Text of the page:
Making and Taking: “Pictures” Reconsidered
A.I.R. Gallery, Brooklyn NY
A.I.R. Gallery’s 11th Biennial Exhibition
December 4 2014 - January 3 2015
Making and Taking: “Pictures” Reconsidered, curated by Nancy Princenthal, is an exhibition of thirty–three artists of diverse backgrounds, from the United States, Canada, and Israel.
Nancy Princenthal writes: This biennial results from an open invitation to female artists “investigating the intersection of hand produced and photographic pictures.” To dig around a little in the show’s premise, and title: I was thinking, in part, of the old chestnut, “You don’t take a photograph, you make it.” It is a pronouncement made by Ansel Adams, he of the transcendent Western landscapes, seemingly given to him direct by the gods of sunlight, shadow and wind. But like landscape itself, Adams’s images, he tell us, weren’t there until seen and framed—and then shot, printed, and, we now know, manipulated. We know, too, that manipulated photographs go back to the birth of photography; so-edged, hazily lit and symbolically rich Pictorialist images of the late nineteenth century were not the first to demonstrate that painterly effects could be achieved with a camera, light-sensitive emulsion, and various darkroom maneuvers. It is a tradition rich with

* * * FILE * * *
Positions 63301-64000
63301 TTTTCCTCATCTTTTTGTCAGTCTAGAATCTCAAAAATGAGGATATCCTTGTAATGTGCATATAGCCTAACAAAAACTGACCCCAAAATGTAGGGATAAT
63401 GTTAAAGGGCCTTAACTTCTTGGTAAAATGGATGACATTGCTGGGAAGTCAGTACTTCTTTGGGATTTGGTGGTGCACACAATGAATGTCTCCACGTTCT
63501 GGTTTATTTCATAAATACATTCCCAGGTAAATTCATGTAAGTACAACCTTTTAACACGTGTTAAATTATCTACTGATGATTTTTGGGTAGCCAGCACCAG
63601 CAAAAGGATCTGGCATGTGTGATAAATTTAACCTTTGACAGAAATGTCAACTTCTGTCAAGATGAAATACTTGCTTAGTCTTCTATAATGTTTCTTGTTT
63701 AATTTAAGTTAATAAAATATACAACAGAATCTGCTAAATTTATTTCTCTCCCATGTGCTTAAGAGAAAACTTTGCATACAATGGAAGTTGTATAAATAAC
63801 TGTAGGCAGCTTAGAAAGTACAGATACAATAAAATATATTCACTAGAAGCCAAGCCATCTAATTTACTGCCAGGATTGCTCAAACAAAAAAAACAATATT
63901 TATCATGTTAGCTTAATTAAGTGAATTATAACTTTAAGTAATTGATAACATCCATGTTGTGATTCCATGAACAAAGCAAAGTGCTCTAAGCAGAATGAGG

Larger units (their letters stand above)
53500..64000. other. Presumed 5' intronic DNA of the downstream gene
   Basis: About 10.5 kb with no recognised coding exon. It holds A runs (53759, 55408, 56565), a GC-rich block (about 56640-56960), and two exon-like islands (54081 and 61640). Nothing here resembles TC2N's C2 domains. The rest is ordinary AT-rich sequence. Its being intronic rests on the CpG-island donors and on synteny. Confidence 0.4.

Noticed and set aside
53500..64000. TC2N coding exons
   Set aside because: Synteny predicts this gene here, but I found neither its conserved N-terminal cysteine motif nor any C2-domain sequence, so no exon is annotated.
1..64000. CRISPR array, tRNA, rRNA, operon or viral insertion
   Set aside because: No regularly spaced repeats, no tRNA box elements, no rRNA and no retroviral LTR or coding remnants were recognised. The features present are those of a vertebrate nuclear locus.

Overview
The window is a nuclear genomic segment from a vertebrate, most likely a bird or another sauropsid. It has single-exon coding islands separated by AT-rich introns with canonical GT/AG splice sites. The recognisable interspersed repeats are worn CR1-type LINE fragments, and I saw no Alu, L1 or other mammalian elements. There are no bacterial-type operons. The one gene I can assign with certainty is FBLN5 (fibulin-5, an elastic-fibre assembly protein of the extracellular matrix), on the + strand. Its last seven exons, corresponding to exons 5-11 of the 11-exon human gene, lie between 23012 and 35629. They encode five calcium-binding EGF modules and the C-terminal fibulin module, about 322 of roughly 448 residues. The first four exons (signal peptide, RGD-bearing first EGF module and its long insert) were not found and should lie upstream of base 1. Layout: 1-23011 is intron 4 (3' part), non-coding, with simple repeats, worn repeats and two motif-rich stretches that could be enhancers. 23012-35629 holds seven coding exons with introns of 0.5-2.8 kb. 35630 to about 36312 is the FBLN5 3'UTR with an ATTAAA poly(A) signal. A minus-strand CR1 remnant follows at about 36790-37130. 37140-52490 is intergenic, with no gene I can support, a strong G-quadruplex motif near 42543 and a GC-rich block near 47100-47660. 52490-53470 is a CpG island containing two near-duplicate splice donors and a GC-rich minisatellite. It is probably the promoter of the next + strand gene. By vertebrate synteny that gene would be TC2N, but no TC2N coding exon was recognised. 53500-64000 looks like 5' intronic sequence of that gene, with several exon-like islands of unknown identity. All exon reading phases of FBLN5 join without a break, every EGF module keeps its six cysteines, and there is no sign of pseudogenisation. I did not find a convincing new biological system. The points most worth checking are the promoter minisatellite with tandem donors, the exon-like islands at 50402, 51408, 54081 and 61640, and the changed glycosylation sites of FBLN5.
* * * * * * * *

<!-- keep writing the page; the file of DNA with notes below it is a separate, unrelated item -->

women photographers, from Julia Margaret Cameron and Gertrude Käsebier to Sally Mann. I found, in (the artwork selected), a widely shared pleasure in mixing the digital and the analog and in violating technical protocols; in reversals, inversions, and shadows, and the representation of things that are not quite there.
Photography, for these artists, is often a tool
of introspection and of memory; painting a way of gorging on photography, of chewing it up and spitting it back out.